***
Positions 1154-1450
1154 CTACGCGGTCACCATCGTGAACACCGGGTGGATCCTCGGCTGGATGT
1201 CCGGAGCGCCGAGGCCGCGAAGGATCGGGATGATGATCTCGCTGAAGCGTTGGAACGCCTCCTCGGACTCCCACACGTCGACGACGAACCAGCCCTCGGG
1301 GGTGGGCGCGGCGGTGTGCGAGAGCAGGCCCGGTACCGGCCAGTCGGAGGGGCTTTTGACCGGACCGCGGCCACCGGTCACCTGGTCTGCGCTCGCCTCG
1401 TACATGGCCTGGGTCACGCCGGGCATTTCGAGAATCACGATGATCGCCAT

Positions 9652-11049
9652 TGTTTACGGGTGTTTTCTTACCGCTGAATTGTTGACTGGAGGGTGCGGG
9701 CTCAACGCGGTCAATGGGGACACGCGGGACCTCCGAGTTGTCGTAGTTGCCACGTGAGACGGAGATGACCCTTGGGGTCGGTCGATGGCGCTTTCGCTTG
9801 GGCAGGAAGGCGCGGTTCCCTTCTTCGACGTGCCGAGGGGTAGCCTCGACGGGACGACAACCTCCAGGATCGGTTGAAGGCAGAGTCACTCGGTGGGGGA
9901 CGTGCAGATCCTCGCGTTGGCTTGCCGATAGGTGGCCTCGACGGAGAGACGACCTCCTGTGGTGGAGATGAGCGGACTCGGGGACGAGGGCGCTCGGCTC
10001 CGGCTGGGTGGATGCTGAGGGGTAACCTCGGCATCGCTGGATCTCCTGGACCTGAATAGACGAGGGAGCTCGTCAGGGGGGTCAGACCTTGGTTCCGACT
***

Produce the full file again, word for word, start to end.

Positions 1154-1450
1154 CTACGCGGTCACCATCGTGAACACCGGGTGGATCCTCGGCTGGATGT
1201 CCGGAGCGCCGAGGCCGCGAAGGATCGGGATGATGATCTCGCTGAAGCGTTGGAACGCCTCCTCGGACTCCCACACGTCGACGACGAACCAGCCCTCGGG
1301 GGTGGGCGCGGCGGTGTGCGAGAGCAGGCCCGGTACCGGCCAGTCGGAGGGGCTTTTGACCGGACCGCGGCCACCGGTCACCTGGTCTGCGCTCGCCTCG
1401 TACATGGCCTGGGTCACGCCGGGCATTTCGAGAATCACGATGATCGCCAT

Positions 9652-11049
9652 TGTTTACGGGTGTTTTCTTACCGCTGAATTGTTGACTGGAGGGTGCGGG
9701 CTCAACGCGGTCAATGGGGACACGCGGGACCTCCGAGTTGTCGTAGTTGCCACGTGAGACGGAGATGACCCTTGGGGTCGGTCGATGGCGCTTTCGCTTG
9801 GGCAGGAAGGCGCGGTTCCCTTCTTCGACGTGCCGAGGGGTAGCCTCGACGGGACGACAACCTCCAGGATCGGTTGAAGGCAGAGTCACTCGGTGGGGGA
9901 CGTGCAGATCCTCGCGTTGGCTTGCCGATAGGTGGCCTCGACGGAGAGACGACCTCCTGTGGTGGAGATGAGCGGACTCGGGGACGAGGGCGCTCGGCTC
10001 CGGCTGGGTGGATGCTGAGGGGTAACCTCGGCATCGCTGGATCTCCTGGACCTGAATAGACGAGGGAGCTCGTCAGGGGGGTCAGACCTTGGTTCCGACT